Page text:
AUER v. STATE, A-9442 (Alaska App. 12-13-2006)

JASON T. AUER, Appellant v. STATE OF ALASKA, Appellee.

Court of Appeals No. A-9442.Court of Appeals of Alaska.
December 13, 2006.

Appeal from the Superior Court, Third Judicial District, Palmer, Eric Smith, Judge, Trial Court No. 3PA-04-3383 CR.

Valerie Leonard and Diane L. Foster, Assistant Public Defenders, Palmer, and Quinlan Steiner, Public Defender, Anchorage, for the Appellant.

Rachel K. Gernat and Suzanne Powell, Assistant District Attorneys, Palmer, and David W. Márquez, Attorney General, Juneau, for the Appellee.

Before: Coats, Chief Judge, and Mannheimer and Stewart, Judges.


Jason T. Auer, a first felony offender, pleaded no contest to one count of first-degree sexual abuse of a minor.[fn1] After the superior court imposed the applicable presumptive 8-year term, Auer appealed to this court, contending that the superior court improperly rejected proposed mitigating factor AS 12.55.155(d)(9) (Auer’s conduct was among the least serious within the definition of the offense).

In an earlier opinion, we remanded the case to the superior court for additional findings to resolve Auer’s claims.[fn2] We now have the additional findings from Superior Court Judge Eric Smith. Judge Smith again rejected Auer’s proposed mitigating factor and also found that Auer’s case was not an appropriate case for referral to the three-judge panel. We conclude that the record supports Judge Smith’s findings. Accordingly, we reject Auer’s arguments and affirm the superior court because we independently conclude that Auer’s conduct was not among the least serious within the definition of the offense.[fn3]

We discussed the facts of the case in our previous opinion and need not repeat them here. Essentially, then-23-year-old Auer was watching television with H.F., a 12-year-old girl, late at night at H.F.’s residence. Auer lay down next to H.F. and began kissing her. Auer removed H.F.’s pants and underwear, and while he was engaging in cunnilingus with H.F., H.F.’s mother walked into the room.

This discovery led to an investigation by the police. After the police obtained a Glass warrant and recorded Auer’s admissions in a call with H.F.’s mother, the police contacted Auer directly. At first, Auer told the police he had no idea why they were there. But the police told Auer about their investigation, and Auer confessed.

In the superior court, Auer contended that mitigating factor (d)(9) was established because his crime was a one-time incident of oral sex, because he took responsibility by admitting his behavior almost immediately and by cooperating with the police, and because he showed remorse.

Judge Smith rejected the mitigating factor (d)(9) because he found that “the conduct itself is not least serious.” Because it was possible that Judge Smith rejected (d)(9) without considering facts that potentially supported the mitigating factor, we remanded the case for additional findings. We also requested that Judge Smith address whether the facts supported a referral to the three-judge sentencing panel based on the non-statutory mitigating factor of exemplary post-disclosure conduct discussed in State v. McKinney.[fn4]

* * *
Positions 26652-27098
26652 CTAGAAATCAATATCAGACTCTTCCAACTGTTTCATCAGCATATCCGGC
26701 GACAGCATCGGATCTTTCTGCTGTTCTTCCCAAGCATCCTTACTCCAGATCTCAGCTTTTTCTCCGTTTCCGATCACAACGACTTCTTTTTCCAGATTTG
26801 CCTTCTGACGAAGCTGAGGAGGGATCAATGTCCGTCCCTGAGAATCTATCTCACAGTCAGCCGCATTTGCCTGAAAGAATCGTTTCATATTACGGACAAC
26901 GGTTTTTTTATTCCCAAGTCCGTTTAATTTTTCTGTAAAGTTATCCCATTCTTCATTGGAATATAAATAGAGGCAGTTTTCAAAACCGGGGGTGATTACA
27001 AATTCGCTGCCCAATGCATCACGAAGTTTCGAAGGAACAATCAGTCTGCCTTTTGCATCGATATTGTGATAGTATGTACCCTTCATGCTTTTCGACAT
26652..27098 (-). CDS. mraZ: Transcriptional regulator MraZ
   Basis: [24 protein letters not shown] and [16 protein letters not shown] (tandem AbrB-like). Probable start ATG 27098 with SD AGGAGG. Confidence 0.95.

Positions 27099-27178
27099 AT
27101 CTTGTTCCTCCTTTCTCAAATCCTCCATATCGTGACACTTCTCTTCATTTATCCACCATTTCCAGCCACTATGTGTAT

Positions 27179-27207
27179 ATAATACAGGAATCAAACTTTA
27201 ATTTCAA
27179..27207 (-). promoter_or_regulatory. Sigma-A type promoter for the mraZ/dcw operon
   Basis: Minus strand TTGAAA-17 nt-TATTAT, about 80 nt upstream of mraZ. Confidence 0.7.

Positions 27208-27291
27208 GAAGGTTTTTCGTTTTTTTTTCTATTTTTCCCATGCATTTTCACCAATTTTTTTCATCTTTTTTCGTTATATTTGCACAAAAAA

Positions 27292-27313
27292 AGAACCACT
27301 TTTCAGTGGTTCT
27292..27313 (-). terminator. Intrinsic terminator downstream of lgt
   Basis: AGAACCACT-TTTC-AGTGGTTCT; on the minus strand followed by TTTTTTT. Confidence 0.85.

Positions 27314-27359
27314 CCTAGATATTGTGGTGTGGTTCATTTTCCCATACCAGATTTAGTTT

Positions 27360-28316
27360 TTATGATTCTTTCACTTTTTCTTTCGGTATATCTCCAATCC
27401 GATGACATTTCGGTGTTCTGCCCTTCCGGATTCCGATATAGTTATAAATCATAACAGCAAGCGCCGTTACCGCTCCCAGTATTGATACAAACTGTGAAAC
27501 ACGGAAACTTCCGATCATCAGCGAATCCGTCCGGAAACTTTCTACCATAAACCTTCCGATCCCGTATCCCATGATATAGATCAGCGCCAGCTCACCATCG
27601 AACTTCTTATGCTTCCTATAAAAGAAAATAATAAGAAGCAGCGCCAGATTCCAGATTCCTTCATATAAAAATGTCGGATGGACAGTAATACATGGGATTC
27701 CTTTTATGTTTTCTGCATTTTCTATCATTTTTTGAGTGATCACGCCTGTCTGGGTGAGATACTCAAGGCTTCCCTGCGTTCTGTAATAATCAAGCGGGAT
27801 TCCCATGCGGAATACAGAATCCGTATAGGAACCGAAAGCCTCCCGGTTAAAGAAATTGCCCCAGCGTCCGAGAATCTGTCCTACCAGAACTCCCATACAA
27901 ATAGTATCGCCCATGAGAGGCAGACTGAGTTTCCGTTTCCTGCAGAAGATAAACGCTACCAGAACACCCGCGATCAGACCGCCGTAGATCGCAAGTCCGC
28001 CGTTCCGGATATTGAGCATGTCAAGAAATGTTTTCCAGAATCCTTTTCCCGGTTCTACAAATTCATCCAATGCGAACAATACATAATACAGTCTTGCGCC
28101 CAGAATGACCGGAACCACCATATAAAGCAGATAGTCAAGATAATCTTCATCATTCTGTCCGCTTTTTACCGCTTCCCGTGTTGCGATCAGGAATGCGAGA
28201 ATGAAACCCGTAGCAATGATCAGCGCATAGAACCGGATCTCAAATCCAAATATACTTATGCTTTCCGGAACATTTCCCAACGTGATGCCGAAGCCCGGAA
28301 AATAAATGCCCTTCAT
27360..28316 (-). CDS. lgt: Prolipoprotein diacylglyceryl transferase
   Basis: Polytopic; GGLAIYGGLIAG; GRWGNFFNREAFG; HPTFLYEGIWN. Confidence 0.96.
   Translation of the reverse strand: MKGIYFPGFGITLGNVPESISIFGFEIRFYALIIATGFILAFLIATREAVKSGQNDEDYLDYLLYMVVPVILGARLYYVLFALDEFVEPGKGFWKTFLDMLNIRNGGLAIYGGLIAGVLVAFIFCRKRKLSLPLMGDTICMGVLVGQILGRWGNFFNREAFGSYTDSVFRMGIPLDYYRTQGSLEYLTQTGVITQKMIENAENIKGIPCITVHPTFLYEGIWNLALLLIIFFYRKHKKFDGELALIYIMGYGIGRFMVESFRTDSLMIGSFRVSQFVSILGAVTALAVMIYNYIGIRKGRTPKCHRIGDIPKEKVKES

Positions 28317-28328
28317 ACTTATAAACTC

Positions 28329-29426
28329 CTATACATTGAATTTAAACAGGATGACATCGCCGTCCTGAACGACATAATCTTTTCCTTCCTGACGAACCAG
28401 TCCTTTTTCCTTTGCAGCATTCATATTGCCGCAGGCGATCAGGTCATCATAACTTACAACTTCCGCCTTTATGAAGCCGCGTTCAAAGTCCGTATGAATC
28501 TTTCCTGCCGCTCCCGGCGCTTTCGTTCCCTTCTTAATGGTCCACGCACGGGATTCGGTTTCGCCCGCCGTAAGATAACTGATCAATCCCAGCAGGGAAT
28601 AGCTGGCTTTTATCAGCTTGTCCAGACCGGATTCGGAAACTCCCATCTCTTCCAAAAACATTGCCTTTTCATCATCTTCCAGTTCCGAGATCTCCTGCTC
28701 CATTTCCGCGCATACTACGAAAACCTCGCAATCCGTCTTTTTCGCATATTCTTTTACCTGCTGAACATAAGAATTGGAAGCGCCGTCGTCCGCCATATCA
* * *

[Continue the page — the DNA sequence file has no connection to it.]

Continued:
On remand, neither party offered additional evidence. Instead, both parties offered their characterizations of the record and their suggestions for additional findings.

Judge Smith again found that Auer had not proven (d)(9). Addressing the specific factors we discussed in our earlier opinion, Judge Smith found that Auer had engaged in only the single episode of cunnilingus before he was discovered by H.F.’s mother. He also noted that a couple of weeks earlier, Auer had exposed his penis to H.F. when Auer was comparing the size of his penis to her brother’s. He found that Auer ultimately admitted his behavior when confronted by the police and did cooperate by confessing. Even so, Judge Smith found that the significance of his admission and cooperation was limited because Auer claimed that the victim came on to him and that he gave in to her flirting. Judge Smith also found that his remorse was “attenuated” because of Auer’s claim that H.F. was partly responsible for the episode.

Judge Smith found that the circumstances of Auer’s case were distinguishable from those in McKinney. McKinney entirely assumed the blame for his abuse of his daughter.[fn5] McKinney had support from the other members of the family and had started sex offender treatment before sentencing.[fn6] As part of accepting the blame for his misconduct, McKinney reported the case to the police.[fn7] The judge who sentenced McKinney found that he had strong rehabilitation potential.[fn8] Considering all those circumstances, the sentencing judge in McKinney’s case concluded that the facts established a non-statutory mitigating factor of exemplary post-disclosure conduct.[fn9]

Judge Smith did not find support for this non-statutory mitigator in Auer’s case. He found that Auer attempted to deflect some blame onto the victim. He found that Auer did not undertake any exceptional efforts to assume responsibility or assist the victim.

Judge Smith’s findings are supported by the record. These findings support the conclusion that Auer’s offense was not among the least serious within the definition of the offense. Thus, we agree with the superior court’s conclusion that Auer did not meet his burden to show mitigator (d)(9). Judge Smith’s findings also support his decision not to refer the case to the three-judge panel.


We AFFIRM Auer’s sentence.

[fn1] AS 11.41.434(a)(1).

[fn2] See Auer v. State, Alaska App. Memorandum Opinion and Judgment No. 5068 (April 12, 2006), 2006 WL 964755.

[fn3] See Michael v. State, 115 P.3d 517, 519 (Alaska 2005).

[fn4] 946 P.2d 456 (Alaska App. 1997).

[fn5] 946 P.2d at 457.

[fn6] Id.

[fn7] Id.

[fn8] Id. at 457-58.

[fn9] Id.